Criminal & Juvenile Law in U.S -  Killing someone with a text message? (652 views) Notify me whenever anyone posts in this discussion.Subscribe
From: Glen (GEAATL) DelphiPlus Member Icon Posted by host6/16/17 9:49 PM 
To: All  (1 of 29) 
Newsweek  - ‎4 hours ago‎

Michelle Carter was found guilty Friday of involuntary manslaughter after sending dozens of text messages urging her boyfriend to kill himself in a verdict that legal experts say could have wide-ranging implications for free speech and assisted suicide . Carter, 20, could face up to 20 years in prison when she is sentenced August 3. Bristol County Juvenile Court Judge Lawrence Moniz found that Carter had displayed wanton and reckless conduct that led to the death of her then-18-year-old boyfriend Conrad Roy III in Massachusetts in July 2014. Carter, then 17, sent numerous text messages encouraging Roy to end his life and belittling him for not doing so earlier. When Roy did decide to go through with it, Carter told him to “get back in” his pickup truck, in which he died soon after from inhaling carbon monoxide.


From: Glen (GEAATL) DelphiPlus Member Icon Posted by host6/16/17 9:50 PM 
To: All  (2 of 29) 
 137248.2 in reply to 137248.1 
New York Times

In a rare legal finding, a judge found Michelle Carter, 20, guilty of involuntary manslaughter. Ms. Carter urged her boyfriend, Conrad Roy III, to commit suicide through text messages and phone calls in 2014.


From: Jeri (azpaints) Posted by host6/17/17 12:23 AM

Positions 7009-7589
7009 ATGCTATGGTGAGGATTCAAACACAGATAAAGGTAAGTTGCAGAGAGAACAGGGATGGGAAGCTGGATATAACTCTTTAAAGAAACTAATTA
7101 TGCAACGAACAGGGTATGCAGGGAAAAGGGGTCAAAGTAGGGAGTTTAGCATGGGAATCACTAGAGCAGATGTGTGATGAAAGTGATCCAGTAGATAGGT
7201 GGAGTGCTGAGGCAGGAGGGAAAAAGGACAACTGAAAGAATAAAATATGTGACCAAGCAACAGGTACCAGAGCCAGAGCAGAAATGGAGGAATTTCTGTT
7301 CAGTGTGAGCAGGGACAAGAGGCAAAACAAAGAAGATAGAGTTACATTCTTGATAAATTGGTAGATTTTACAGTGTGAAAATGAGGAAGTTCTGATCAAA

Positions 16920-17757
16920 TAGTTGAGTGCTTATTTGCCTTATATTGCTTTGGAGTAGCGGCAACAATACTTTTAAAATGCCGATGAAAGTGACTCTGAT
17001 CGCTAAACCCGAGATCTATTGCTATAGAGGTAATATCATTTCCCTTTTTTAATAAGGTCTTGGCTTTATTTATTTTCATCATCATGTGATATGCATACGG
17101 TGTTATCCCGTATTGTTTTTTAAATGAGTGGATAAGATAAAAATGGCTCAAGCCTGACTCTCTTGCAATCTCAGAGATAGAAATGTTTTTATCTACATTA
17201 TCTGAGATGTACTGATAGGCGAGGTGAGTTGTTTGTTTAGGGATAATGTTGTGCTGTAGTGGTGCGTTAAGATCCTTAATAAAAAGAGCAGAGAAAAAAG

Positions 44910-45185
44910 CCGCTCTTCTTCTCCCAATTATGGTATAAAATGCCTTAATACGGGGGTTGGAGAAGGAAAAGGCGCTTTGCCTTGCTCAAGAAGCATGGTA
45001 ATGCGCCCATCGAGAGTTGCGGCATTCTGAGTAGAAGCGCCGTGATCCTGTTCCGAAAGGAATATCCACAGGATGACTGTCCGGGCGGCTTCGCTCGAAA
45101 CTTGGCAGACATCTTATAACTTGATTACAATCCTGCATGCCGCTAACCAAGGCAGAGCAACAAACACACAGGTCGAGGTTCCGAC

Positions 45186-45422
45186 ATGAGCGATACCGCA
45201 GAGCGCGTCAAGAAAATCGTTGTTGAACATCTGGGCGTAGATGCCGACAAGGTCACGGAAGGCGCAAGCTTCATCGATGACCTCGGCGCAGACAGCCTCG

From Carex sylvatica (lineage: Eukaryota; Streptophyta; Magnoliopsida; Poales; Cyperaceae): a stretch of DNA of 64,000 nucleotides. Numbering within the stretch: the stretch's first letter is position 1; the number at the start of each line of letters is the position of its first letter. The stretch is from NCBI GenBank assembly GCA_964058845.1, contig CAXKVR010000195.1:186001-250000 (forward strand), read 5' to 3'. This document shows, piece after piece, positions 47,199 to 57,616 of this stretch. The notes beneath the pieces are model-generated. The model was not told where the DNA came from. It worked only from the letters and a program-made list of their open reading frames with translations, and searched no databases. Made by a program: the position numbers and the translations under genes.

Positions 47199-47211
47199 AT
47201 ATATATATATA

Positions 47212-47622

To: Glen (GEAATL) DelphiPlus Member Icon  (3 of 29) 
 137248.3 in reply to 137248.2 

I agree with this.  For me there is no relation to assisted suicide.


From: Glen (GEAATL) DelphiPlus Member Icon Posted by host6/17/17 12:43 AM 
To: Jeri (azpaints)  (4 of 29) 
 137248.4 in reply to 137248.3 

As reprehensible as her conduct was, I don't see where the crime charged or potential sentence fit.   I'm not defending the defendant, but I think the charge wasn't appropriate.


From: Jeri (azpaints) Posted by host6/17/17 12:59 AM 
To: Glen (GEAATL) DelphiPlus Member Icon  (5 of 29) 
 137248.5 in reply to 137248.4 

I looked at this a little differently, I guess.  If JQ Public tells Susi to kill herself or he will kill her husband/child/family member, and Susi kills herself, is JQPublic quilty of something - reckless homicide, murder in the second, conspiracy?  Would Susi have killed herself without JQPublic?  Would this young man have killed himself without her interference?  Or might he have gotten help if she had told his parents?  She choose to push him to kill himself rather than to push him to get professional help.  


From: Glen (GEAATL) DelphiPlus Member Icon Posted by host6/17/17 1:18 AM 
To: Jeri (azpaints)  (6 of 29) 
 137248.6 in reply to 137248.5 

Jeri (azpaints) said...

If JQ Public tells Susi to kill herself or he will kill her husband/child/family member, and Susi kills herself, is JQPublic quilty of something

You've added an ingredient - a threat to harm someone else.  That would clearly be a crime.

The law doesn't (at least until this case) create a duty to talk someone out of suicide, or to engage in positive as opposed to negative conversation.   Words alone rarely constitute enough to prosecute.


From: Jeri (azpaints) Posted by host6/17/17 1:22 PM 
To: Glen (GEAATL) DelphiPlus Member Icon  (7 of 29) 
 137248.7 in reply to 137248.6 

But we are finding out how powerful words have become.  Internet bullying has resulted in some harm to people.  Words have promoted violence against others for a variety of reasons-  race, religion. Sexual orientation, etc.  Issis uses words to promote killing.  Maybe now this is the time and the case to show words have consequences.  That is a lesson many of our politicians need to have hammered home.